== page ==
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Yes, it’s been a while since we last updated, but we just completed the first half of Chapter 6: “The Call of Humanity”.
Here are our essays.
Had a very interesting session this past Sunday. One of the topics revolved around “when” sin “entered” the picture.
Was it always present in creation or did it emerge around the time anatomically similar homo sapiens did around 200 – 150 thousand years ago? Or was it around 50 – 40 thousand years ago when when cognitively modern humans came about that sin entered the picture and we became morally aware or conscious of our actions?
If sin was around since the beginning, then are animals culpable of sin? Are the dolphins above sinning and are to be held accountable for their actions?
Among our group, there still seems to be a prevailing belief that humans are somewhat set apart and distinct from the rest of the animal kingdom. We are still uncomfortable with being called animals or part of the animal kingdom.
Does being created in “the image of God” make us unique, separate, and above all other creatures?
Here are our essays.
We will go over Chapter 3: “Strategies in Evolutionary Theology” in Christopher Southgate’s book The Groaning of Creation.
Is God Responsible for extinctions that happen throughout nature? Does he cause them? Is there something good that can come about through the extinction of a species? Or is it a total waste?
Yesterday, we discussed how extinction may not be a total loss, the role of humans in God’s creation, an eschatological ‘need’ for redemption, a response to Ivan Karamazov, and whether or not God played a direct role in the evolution of homo sapiens.
Our response are here.
We will begin a new semester this year as we focus on topics in theology and science. This time, we will cover Christopher Southgate’s The Groaning of Creation: God, Evolution, and the Problem of Evil.
A clip from the movie “Restless Heart: The Confessions of Augustine.” Bishop Ambrose is depicted here embracing Augustine and later baptizing him.
This week, we will finish the rest of Book VIII – chapters 7 – 12 of Augustine’s Confessions.
In these final chapters, we encounter the monumental moment when Augustine finally devotes himself to the Christian faith as he recounts in great detail in these writings.
After bit of a break we’re back once again. We will cover Book VIII: Chapters 1 – 6.
At the start of this book, Augustine has achieved an understanding of God and the humility to accept Christ, but still has reservations about being fully committed to the Church.
This is the beginning of his conversion experience.
This past week we concluded Book VII of “Confessions” by covering chapters 11 – 21.
We had good conversations about human reason and the (Neoplatonic) discipline of focusing on spiritual things to draw closer to God; is Jesus the only way? and religious pluralism; the nature of Jesus; the nature of evil; the distinction between Creator and creation; the influence of Platonic thought on Christian education throughout the centuries and its problems.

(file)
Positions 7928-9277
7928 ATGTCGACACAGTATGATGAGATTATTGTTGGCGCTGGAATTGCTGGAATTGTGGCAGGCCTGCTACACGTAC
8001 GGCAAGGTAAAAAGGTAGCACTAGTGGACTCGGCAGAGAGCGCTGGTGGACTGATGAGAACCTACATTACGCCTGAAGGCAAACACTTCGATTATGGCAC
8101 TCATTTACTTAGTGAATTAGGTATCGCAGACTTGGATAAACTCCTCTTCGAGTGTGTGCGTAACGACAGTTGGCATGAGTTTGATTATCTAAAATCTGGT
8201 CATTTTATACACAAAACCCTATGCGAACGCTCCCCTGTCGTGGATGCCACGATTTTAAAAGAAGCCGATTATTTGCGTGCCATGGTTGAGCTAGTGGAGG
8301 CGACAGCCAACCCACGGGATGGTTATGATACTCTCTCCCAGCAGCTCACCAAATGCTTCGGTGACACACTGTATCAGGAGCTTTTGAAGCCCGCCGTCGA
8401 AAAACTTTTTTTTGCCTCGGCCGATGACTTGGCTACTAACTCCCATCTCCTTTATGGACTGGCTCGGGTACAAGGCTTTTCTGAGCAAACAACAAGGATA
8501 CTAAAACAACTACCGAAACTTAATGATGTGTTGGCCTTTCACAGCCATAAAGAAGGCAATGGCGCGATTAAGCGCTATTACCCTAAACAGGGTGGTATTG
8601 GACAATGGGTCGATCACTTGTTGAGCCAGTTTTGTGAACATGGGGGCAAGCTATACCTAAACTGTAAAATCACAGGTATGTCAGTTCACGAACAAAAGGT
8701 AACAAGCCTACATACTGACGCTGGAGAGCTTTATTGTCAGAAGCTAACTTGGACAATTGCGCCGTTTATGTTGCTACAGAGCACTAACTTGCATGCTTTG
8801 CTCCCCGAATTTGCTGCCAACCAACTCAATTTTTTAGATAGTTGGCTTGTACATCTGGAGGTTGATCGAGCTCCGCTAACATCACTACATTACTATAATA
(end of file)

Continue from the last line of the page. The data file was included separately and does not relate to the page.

We also had a stimulating discussion centering around the questions, “Who is Jesus?” One can easily spurt out, “Oh, he’s my Lord and Savior.” But if you trip away the “churchy” language everyone uses and really, really ask yourself who he is to you and what he really means to you (if anything), it might be harder than you think it is. One reason I believe that it is so hard is because that question is also a very personal question as well.
You can read our essays here.
Before mentioning the questions, please read Michael’s submission from last session here at the end.
We will begin Book VII: Chapters 1 – 10 of Confessions.
Although Augustine has been using Neoplatonic terms and ideas throughout the Confessions it’s here in Book VII that he reaches the point when he first reads Neoplatonic philosophy. This is a pivitol moment for the young Augustine, who finds in Neoplatonism a way of reconciling his long pursuit of philosophy with his new and serious faith in Christianity. The union of this philosophy and this theology will guide his work (including the Confessions) for the rest of his life.
Last night we went over our essays on Book V: Chapters 1 – 7 which you will find here. In these chapters, Augustine spends most of his time remembering his encounter with the preeminent Manichean scholar Faustus of Mileve and how it was through that meeting with him that eventually lead him away from Manichaeism.
We had an interesting discussion on the education (or lack of) in higher degrees for people in church leadership. We also discussed whether or not animals or creation in general can worship God, how science and religion could be reconciled, and how science can expose errors in theology.
I also came across an interesting article in The Wall Street Journal on a new book about St. Augustine by Robin Lane Fox titled Augustine: Conversions to Confessions that you can check out here.